2008 – The Large Hadron Collider at CERN is powered up in Geneva, Switzerland
The Large Hadron Collider (LHC) is the world’s largest and most powerful particle collider, the most complex experimental facility ever built and the largest single machine in the world.
It was built by the European Organization for Nuclear Research (CERN) between 1998 to 2008 in collaboration with over 10,000 scientists and hundreds of universities and laboratories, as well as more than 100 countries It lies in a tunnel 27 kilometres (17 mi) in circumference and as deep as 175 metres (574 ft) beneath the France–Switzerland border near Geneva.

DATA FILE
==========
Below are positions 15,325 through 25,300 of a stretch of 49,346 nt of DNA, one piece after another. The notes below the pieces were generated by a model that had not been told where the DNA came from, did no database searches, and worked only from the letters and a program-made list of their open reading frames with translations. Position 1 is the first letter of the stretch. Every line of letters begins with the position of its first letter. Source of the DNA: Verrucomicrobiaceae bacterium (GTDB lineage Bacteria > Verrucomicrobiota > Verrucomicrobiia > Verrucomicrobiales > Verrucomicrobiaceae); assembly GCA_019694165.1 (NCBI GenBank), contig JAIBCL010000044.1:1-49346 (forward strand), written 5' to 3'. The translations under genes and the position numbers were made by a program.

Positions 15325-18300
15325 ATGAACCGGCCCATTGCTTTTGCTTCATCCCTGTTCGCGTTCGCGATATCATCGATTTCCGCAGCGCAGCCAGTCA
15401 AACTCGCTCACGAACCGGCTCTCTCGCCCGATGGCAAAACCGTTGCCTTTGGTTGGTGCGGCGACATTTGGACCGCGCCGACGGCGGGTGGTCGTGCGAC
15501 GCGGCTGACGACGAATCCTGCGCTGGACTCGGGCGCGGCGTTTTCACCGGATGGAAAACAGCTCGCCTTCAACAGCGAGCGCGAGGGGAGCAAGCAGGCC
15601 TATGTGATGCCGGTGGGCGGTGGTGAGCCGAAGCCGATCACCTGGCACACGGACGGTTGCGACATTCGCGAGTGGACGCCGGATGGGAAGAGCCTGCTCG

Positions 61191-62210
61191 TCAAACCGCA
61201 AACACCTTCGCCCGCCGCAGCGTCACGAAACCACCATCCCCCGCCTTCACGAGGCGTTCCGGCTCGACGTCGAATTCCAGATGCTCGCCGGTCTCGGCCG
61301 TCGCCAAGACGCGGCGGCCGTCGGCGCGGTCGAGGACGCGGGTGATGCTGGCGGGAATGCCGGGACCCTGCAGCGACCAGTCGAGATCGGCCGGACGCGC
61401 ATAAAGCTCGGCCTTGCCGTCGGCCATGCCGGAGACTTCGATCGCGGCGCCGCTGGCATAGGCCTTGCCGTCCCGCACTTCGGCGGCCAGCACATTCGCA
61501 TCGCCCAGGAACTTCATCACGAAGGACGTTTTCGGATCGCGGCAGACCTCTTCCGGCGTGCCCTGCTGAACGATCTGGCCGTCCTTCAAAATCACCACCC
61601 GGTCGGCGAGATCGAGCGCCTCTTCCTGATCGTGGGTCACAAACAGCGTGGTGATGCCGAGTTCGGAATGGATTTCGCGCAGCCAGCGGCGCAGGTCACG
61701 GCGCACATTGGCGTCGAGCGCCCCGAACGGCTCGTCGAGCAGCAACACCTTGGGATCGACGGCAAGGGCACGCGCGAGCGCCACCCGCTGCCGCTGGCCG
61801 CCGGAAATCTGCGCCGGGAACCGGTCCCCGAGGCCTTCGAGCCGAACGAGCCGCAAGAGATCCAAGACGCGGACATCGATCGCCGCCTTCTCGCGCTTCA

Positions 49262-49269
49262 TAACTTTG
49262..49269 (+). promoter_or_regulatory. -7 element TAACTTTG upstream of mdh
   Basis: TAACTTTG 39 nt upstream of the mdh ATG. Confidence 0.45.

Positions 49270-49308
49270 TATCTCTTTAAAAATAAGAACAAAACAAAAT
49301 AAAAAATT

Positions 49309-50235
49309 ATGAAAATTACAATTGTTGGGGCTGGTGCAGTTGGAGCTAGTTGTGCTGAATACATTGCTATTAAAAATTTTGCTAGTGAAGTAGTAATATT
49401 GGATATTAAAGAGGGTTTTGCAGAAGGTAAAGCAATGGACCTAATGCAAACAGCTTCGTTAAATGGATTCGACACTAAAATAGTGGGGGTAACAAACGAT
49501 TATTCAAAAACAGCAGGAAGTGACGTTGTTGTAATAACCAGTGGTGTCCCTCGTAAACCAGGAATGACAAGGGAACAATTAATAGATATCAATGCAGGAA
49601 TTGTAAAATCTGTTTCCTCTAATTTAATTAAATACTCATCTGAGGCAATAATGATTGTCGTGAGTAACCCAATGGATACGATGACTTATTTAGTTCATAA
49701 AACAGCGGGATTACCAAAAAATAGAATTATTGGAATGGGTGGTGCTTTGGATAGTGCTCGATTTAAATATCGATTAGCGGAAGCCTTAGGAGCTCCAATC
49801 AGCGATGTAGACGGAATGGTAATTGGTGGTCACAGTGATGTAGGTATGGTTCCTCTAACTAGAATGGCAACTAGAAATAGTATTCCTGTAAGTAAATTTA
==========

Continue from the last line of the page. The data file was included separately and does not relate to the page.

Why is this important to me?
Steve Goldfarb who works with ATLAS at CERN had a very practical reason for why the LHC is important.
“Over time, we have found that, every time we learn something new about nature, the information is used by our children or their children to help them survive,”
Everything we have today that allows humans flourish, including farming, electricity, worldwide communication, all started with basic research.
“We do not know exactly what our discoveries and measurements will lead to,” Goldfarb wrote. “It is too soon to say. But, we do know they will contribute significantly to our understanding of our world. And, as human being, we have no choice but to pursue them. It is a question of survival.”